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Tales and Treasures from the rich legacy of the Hudson’s Bay Company.
Created by Canada’s History
Archives Keeper Maureen Dolyniuk gives an expert overview of the history and mandate of the Hudson's Bay Company Archives.
Maureen Dolyniuk, Manager of the Hudson's Bay Company Archives at the Archives of Manitoba in Winnipeg, explains the importance of Post Journals and the story of Francis Heron.
Senior archivist Denise Jones shows us how to uncover layers of information by researching multiple records.
Senior archivist Debra Moore describes the depth and breadth of the photo archive at the Hudson's Bay Company Archives.
Learn more about the records of Gertrude Perrin in the Archives of Manitoba special online exhibit.
Dr. Jamie Morton, curator of the Hudson's Bay Company Collection at the Manitoba Museum shows us some exquisite beadwork and embroidery in these two very different garments.
Dr. Jamie Morton, curator of the Hudson's Bay Company Collection tells us about the original Nonsuch, the history of the replica, and the origin of the HBC museum collection.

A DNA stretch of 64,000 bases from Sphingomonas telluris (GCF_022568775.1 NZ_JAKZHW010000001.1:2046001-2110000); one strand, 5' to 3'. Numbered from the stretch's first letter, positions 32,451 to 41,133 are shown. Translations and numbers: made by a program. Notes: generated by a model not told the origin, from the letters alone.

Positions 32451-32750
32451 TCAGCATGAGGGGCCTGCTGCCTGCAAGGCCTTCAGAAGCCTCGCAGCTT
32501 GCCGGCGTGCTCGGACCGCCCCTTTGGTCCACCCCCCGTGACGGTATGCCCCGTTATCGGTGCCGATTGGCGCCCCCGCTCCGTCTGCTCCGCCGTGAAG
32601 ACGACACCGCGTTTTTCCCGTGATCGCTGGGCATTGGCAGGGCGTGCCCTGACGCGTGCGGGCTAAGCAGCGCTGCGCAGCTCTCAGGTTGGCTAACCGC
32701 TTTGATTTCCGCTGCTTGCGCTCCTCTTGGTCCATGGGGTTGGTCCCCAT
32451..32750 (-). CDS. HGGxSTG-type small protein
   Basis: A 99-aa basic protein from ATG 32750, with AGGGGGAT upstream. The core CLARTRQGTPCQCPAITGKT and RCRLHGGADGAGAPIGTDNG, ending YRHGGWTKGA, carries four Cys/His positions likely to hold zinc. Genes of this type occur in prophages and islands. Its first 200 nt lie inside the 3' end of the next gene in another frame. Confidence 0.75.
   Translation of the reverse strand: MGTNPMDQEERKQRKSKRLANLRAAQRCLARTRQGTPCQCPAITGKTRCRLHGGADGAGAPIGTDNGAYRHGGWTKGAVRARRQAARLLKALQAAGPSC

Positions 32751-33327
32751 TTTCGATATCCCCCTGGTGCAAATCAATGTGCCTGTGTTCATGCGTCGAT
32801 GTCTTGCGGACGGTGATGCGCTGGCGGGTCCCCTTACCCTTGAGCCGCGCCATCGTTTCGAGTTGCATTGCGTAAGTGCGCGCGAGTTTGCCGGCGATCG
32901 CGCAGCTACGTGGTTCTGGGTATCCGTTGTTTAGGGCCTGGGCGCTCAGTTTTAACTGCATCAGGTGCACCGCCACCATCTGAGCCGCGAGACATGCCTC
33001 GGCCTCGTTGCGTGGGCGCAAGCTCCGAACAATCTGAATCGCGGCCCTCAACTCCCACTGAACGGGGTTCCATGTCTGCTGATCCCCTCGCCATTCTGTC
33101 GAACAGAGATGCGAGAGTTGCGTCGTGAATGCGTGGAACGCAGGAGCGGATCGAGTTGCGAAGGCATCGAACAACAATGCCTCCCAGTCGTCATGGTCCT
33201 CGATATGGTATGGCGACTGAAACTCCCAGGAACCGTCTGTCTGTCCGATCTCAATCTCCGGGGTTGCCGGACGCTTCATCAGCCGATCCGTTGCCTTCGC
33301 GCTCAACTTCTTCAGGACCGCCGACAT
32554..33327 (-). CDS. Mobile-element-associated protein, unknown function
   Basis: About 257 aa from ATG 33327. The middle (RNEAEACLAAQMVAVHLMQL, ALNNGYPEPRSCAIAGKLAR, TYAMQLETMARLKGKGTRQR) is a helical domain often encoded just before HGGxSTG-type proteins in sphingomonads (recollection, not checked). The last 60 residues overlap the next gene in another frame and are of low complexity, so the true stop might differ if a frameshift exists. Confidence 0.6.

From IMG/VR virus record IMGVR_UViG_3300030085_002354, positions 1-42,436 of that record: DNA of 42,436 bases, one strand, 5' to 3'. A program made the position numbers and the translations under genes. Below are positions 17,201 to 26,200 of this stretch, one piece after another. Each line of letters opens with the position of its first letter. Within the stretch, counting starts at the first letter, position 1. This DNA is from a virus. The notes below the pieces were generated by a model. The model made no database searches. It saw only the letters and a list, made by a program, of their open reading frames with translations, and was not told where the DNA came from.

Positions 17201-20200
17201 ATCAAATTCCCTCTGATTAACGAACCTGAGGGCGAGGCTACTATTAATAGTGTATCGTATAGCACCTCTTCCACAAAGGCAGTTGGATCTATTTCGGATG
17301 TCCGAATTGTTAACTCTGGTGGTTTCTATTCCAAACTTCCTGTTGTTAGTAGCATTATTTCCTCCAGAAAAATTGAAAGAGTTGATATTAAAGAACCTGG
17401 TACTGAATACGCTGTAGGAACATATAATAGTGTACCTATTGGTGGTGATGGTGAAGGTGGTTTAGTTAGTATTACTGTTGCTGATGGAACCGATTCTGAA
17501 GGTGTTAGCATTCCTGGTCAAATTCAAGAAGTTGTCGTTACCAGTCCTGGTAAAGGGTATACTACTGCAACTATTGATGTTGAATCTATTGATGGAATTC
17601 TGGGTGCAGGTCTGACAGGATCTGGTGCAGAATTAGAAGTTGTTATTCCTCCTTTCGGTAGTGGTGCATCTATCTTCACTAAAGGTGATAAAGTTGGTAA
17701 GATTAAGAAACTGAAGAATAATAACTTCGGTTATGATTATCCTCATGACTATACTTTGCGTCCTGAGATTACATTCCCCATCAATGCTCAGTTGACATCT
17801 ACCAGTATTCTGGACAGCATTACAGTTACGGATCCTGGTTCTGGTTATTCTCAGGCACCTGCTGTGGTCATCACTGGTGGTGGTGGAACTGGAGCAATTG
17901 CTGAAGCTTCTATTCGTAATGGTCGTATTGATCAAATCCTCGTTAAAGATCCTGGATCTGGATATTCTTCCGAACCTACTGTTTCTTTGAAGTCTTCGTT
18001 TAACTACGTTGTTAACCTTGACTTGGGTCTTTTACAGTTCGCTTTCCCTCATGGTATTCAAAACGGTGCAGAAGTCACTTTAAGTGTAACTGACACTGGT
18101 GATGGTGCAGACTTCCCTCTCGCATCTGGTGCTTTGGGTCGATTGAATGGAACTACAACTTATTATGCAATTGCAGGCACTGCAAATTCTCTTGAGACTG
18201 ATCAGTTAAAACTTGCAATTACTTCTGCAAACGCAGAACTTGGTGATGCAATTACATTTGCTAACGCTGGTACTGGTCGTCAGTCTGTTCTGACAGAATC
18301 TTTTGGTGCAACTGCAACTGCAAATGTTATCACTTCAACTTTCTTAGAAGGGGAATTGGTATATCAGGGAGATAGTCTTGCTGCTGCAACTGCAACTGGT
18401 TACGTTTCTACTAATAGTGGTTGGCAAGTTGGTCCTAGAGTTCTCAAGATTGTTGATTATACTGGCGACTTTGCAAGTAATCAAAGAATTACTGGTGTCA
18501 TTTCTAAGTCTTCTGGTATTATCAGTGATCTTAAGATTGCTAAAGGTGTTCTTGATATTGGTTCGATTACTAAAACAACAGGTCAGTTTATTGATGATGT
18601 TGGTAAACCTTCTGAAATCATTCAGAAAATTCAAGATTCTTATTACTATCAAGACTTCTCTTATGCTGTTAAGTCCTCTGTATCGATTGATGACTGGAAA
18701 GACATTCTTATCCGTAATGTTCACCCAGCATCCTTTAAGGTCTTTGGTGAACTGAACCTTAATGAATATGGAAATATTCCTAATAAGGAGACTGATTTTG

Dr. Jamie Morton, curator at the Manitoba Museum shows us three unique carvings made by Indigenous people of Haida Gwaii and the Chukchi of Siberia, including the ghost ship S.S. Baychimo.
Dr. Jamie Morton shows us two examples of Indigenous clothing items from the Canadian prairies: A moose hide coat from the John Halkett collection and a beaded Cree hood, both made with HBC trade goods.
Dr. Jamie Morton, curator at the Manitoba Museum, explains the nature of the Company's organizational hierarchy and Simpson's role as governor through these extravagant artifacts: an elaborate silver candelabra and a ram's head snuff mull.
More than sixty-five tonnes of tobacco moved through York Factory between 1720 and 1774. Much of it was packaged in a form known as a carrot, because it resembled the shape and size of the vegetable.
This nineteenth-century engraved seal was used to secure the contents of a letter as well as to identify the sender.
This early 1820s hide coat is associated with the Métis culture from the Red River settlement area.
Women embraced the abundance of colours of glass beads to create beautiful designs, like this elaborate and symmetrical floral pattern.